On August 26, 2009, Baddick and Johnson were driving to an appointment when Baddick directed Johnson to pull over the car, after which he started kissing her, took her hand and placed it on his penis, and then started rubbing his penis until he ejaculated. (Id. ¶ 92; Def.'s Stmt. Facts ¶ 51.) During that same day, Baddick stated that he knew how he would punish Johnson after which he threatened to take away her point position -- a position that gave her the job responsibility of developing a team to launch a new product. (Pl.'s Stmt. Facts ¶ 92.) Also on that same day, Baddick threatened to force Johnson to give him oral sex if she did not properly perform one of her job responsibilities. (Id.) Thereafter, on September 14, 2009, Johnson met with Scherrer and informed him that something awful had happened to her after which Scherrer told her to keep documenting the incidents. (Id. ¶ 93.) On September 16, 2009, Scherrer forwarded to Johnson a Bristol-Myers' corporate directive concerning sexual harassment that required Johnson to confront her perpetrator, compile documents, and then bring her issue to a supervisor or Human Resources. (Id. ¶ 94.) Johnson read the corporate directive and attempted to follow it. (Id.) The document Scherrer sent Johnson, however, was for Bristol-Myers' Canadian employees only. (Id.)

Meanwhile, after a company function on September 24, 2009, Baddick followed Johnson back to her car. (Id. ¶ 95; Def.'s Stmt. Facts ¶ 52.) Baddick entered Johnson's car after which Johnson attempted to push him out. (Pl.'s Stmt. Facts ¶ 95.) Baddick then sexually assaulted Johnson by forcing her to have unprotected sex with him. (Id.) After being sexually assaulted, Johnson continued to gather documentation and worked with her therapist in anticipation of reporting Baddick. (Id. ¶ 96.) Johnson also went to a gynecologist to determine if she had contracted a sexually transmitted disease or was pregnant as a result of the unprotected sex. (Id. ¶ 97.)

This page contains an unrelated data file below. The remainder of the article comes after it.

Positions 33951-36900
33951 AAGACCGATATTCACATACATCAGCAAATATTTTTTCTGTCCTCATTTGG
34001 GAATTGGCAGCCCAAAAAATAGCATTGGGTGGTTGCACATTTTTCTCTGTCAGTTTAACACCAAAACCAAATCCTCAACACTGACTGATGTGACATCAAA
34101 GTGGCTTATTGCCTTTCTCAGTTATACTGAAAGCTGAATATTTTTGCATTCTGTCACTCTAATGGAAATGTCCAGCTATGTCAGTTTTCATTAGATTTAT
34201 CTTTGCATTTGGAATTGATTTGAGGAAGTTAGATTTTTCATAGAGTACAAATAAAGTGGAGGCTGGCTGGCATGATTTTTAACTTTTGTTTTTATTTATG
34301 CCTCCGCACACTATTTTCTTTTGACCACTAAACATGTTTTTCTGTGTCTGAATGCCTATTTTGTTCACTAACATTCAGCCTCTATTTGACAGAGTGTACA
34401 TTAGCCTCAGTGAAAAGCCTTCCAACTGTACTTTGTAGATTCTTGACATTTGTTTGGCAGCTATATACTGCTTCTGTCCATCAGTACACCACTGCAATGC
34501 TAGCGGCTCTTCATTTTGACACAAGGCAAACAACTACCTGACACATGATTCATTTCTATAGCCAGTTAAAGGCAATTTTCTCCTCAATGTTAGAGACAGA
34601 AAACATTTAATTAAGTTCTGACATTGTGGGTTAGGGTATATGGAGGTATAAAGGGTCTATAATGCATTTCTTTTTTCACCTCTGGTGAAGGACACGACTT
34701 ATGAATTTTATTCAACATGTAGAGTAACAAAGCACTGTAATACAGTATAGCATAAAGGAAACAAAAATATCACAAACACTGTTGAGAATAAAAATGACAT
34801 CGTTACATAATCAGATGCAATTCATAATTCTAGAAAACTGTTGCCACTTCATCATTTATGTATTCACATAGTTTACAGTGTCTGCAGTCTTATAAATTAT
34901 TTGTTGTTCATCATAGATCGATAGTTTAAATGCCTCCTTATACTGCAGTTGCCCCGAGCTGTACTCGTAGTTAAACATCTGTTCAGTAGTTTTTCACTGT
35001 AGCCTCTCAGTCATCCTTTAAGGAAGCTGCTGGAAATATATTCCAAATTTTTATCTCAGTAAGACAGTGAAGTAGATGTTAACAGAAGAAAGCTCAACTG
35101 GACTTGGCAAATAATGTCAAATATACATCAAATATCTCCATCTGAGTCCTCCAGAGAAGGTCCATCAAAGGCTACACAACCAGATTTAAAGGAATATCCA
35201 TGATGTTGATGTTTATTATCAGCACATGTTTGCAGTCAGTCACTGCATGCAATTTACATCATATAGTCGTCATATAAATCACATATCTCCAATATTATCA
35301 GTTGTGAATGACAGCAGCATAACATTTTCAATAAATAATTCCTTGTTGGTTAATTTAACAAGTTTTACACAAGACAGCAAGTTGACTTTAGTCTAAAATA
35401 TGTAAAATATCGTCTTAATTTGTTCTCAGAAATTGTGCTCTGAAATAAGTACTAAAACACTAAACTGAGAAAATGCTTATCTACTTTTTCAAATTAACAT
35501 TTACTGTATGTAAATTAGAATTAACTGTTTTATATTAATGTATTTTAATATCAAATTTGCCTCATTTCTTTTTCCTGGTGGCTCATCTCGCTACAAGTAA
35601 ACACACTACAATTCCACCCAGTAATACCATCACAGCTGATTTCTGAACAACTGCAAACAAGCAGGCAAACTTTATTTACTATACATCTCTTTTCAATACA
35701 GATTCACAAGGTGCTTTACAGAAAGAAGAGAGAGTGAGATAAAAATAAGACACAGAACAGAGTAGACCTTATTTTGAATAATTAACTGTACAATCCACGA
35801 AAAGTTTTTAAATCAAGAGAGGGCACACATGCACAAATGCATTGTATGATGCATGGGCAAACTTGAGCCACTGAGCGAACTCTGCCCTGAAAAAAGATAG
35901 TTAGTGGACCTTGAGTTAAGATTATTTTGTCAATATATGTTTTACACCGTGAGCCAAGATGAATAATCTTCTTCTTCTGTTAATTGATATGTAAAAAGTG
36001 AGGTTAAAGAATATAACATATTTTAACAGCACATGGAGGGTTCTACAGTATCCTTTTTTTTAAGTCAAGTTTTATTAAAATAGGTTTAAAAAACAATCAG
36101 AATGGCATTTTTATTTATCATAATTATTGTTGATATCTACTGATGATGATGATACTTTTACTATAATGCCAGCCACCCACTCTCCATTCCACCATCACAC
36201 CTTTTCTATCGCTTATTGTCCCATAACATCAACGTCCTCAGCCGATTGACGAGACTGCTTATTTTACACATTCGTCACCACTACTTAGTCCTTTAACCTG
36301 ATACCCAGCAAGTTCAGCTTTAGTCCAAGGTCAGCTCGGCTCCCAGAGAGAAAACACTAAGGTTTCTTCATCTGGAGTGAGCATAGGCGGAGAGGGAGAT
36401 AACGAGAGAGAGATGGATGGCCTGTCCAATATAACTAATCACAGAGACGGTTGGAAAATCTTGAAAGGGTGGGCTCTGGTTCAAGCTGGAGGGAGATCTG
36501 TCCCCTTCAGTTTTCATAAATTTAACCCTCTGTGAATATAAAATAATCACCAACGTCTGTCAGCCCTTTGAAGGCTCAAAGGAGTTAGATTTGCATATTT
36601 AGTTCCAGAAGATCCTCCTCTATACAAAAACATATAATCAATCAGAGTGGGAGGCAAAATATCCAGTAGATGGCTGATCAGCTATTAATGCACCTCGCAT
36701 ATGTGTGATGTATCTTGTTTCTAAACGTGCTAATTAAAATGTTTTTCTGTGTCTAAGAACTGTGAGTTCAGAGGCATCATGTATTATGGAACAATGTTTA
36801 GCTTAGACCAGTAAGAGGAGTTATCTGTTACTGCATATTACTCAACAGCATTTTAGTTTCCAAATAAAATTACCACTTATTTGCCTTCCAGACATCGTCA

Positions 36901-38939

In January 2010, Johnson told Barrett that something horrible had happened to her at the September 24, 2009 dinner and that she did not want to do another field day with Baddick. (Id. ¶ 98; Def.'s Stmt. Facts ¶ 57.) Also in January 2010, Baddick tried to kiss Johnson and touched her breast. (Def.'s Stmt. Facts ¶ 54.) After Barrett contact Human Resources about Johnson's sexual harassment complaints in January 2010, Bristol-Myers conducted an investigation, and on February 8, 2010, Bristol-Myers terminated Baddick's employment. (Id. ¶¶ 58, 72.)


Summary judgment is appropriate when "the pleadings, the discovery and disclosure materials on file, and any affidavits show that there is no genuine issue as to any material fact and that the movant is entitled to judgment as a matter of law." Fed.R.Civ.P. 56(c)(2). A genuine issue of material fact exists if "the evidence is such that a reasonable jury could return a verdict for the nonmoving party." Anderson v. Liberty Lobby, Inc., 477 U.S. 242, 248, 106 S.Ct. 2505, 2510, 91 L.Ed. 2d 202 (1986). In determining summary judgment motions, "facts must be viewed in the light most favorable to the nonmoving party only if there is a 'genuine' dispute as to those facts." Scott v. Harris, 550 U.S. 372, 380, 127 S.Ct. 1769, 167 L.Ed.2d 686 (2007). The party seeking summary judgment has the burden of establishing the lack of any genuine issue of material fact. Celotex Corp. v. Catrett, 477 U.S. 317, 323, 106 S.Ct. 2548, 2552, 91

L.Ed.2d 265 (1986). After "a properly supported motion for summary judgment is made, the adverse party 'must set forth specific facts showing that there is a genuine issue for trial.'" Anderson, 477 U.S. at 255 (quotation omitted); see also Fed.R.Civ.P. 56(e)(2) (requiring adverse party to "set out specific facts").


I. Sexual Harassment/Hostile Work Environment ...